by Edward Marston
I picked this book up during a brief stop at Pickering Station on the North Yorkshire Moors Railway. Travelling on an old steam train brought a sense of nostalgia and finding that they had a series of books set on the railways of the mid 19th century, I just couldn’t resist.
The Railway Detective is the first in a series to feature Detective Inspector Colbeck of the newly created Detective branch based at Scotland Yard. Colbeck himself is a bit of a dandy – a well dressed, well-educated man who gets a little more than he bargained for when he heads out of the city to investigate a violent robbery on the railway.
The expansion of the railways throughout the 19th century changed almost every aspect of people’s lives. It was undoubtedly a revolution, but not everyone was in favour of these new locomotives traversing the English countryside. The railways had their fair share of detractors and it is one such opponent to steam train who is the mastermind behind the daring crimes that Inspector Colbeck is called to investigate.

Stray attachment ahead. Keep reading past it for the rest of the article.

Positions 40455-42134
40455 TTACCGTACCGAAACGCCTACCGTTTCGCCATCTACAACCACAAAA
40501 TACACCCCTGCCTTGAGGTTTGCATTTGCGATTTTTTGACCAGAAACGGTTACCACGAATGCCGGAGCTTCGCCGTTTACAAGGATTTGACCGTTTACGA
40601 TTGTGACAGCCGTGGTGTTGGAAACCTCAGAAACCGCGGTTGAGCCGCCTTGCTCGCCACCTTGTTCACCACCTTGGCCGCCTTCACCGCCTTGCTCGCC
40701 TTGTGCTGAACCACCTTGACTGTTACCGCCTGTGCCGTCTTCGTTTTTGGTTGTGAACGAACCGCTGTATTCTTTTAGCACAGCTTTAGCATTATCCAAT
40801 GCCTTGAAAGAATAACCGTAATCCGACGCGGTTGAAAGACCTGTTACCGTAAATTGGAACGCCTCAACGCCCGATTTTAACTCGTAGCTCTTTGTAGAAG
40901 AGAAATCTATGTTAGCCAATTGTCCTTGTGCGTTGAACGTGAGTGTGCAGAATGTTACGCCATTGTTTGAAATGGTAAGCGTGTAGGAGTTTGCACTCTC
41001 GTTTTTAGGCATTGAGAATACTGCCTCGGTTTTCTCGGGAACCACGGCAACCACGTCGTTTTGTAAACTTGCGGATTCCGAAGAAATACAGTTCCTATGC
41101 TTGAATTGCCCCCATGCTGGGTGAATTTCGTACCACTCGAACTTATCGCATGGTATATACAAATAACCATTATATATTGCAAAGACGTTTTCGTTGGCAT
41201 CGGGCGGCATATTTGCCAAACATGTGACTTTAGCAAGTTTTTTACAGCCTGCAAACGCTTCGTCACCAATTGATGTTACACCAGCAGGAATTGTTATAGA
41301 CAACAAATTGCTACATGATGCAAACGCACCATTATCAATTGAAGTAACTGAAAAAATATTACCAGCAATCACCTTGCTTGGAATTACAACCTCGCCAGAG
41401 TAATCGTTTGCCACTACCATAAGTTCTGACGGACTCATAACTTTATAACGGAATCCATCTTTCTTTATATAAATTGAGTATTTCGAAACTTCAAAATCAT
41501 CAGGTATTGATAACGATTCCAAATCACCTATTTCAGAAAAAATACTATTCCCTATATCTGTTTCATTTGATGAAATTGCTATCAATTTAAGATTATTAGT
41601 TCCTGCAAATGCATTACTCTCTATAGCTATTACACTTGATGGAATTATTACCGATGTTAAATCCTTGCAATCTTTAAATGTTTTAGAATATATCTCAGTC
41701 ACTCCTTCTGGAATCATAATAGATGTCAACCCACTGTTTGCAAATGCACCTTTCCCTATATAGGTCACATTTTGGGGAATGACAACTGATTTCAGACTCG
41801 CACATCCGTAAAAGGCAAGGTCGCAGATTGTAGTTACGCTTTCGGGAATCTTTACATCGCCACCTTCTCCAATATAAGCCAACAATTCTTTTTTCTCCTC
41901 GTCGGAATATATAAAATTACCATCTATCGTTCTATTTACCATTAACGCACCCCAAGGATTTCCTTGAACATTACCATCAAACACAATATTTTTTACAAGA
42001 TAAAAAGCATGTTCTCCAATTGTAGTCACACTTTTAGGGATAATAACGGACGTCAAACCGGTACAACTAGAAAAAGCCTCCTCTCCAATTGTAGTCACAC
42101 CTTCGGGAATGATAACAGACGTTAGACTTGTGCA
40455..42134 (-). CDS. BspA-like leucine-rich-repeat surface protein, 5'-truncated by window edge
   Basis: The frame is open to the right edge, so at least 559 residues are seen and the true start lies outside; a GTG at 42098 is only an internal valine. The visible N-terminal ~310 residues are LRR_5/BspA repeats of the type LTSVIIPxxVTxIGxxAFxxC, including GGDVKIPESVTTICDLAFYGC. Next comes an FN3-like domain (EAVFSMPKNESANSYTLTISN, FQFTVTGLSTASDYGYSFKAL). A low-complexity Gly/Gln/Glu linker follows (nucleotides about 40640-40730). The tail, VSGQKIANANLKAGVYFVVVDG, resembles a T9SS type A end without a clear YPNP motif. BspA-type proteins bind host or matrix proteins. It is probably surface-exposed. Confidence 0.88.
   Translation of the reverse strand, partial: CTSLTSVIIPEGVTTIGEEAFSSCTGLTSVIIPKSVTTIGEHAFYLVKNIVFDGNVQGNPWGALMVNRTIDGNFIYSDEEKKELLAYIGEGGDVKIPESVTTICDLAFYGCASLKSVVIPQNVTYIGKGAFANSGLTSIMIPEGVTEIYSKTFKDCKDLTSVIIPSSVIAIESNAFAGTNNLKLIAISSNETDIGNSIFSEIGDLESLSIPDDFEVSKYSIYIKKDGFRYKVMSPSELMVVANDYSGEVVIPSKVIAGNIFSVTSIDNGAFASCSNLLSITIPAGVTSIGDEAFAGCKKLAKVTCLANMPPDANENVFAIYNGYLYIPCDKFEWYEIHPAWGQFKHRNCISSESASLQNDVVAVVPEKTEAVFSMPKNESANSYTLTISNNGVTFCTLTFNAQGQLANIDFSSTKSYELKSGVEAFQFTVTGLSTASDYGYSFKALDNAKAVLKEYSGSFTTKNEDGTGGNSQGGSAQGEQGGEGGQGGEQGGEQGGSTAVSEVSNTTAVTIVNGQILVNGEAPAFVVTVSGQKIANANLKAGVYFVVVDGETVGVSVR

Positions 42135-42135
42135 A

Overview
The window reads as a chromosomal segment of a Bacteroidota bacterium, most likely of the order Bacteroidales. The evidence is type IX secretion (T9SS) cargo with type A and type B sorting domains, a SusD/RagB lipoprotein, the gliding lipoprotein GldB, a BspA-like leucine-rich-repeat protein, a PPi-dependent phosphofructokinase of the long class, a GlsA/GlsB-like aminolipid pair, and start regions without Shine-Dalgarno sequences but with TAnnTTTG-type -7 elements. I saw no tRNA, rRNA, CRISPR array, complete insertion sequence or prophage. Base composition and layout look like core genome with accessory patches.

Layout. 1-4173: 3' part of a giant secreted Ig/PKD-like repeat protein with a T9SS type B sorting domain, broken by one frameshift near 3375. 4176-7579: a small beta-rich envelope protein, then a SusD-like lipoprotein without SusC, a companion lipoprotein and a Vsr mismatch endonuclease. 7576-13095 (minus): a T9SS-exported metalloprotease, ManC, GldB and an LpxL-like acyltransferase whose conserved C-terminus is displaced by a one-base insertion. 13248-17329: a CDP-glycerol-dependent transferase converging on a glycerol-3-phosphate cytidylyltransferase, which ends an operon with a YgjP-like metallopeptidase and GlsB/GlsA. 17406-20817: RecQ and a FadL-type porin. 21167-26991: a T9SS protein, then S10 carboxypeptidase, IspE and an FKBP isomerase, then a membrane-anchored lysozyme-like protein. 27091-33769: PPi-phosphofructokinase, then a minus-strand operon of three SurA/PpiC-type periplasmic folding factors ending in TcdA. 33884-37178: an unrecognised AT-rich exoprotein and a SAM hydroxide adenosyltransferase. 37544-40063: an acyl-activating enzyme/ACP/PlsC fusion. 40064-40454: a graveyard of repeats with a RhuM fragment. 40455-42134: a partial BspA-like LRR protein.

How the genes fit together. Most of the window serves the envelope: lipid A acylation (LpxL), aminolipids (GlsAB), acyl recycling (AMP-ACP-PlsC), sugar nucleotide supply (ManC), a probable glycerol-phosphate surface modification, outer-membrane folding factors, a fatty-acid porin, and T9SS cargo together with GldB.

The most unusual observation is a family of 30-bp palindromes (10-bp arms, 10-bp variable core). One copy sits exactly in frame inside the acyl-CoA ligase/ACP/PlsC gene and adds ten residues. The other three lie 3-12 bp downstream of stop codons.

The scheme has been planned with military precision and Colbeck soon finds himself dealing not only with the robbery itself but also murder, blackmail and kidnap. And who would have suspected that along the way, this clinical and driven policeman would find himself emotionally involved in the case?
Morton obviously has an interest in the railways and is able to weave into the tale plenty of information about the trains and the people who worked with them. But it is not in any way a book just for enthusiasts. All in all, The Railway Detective is a good period detective story which just happens to be centred around the railways.
The characters are all very interesting in their own ways and I really liked the narrative which I found easy and quick to read.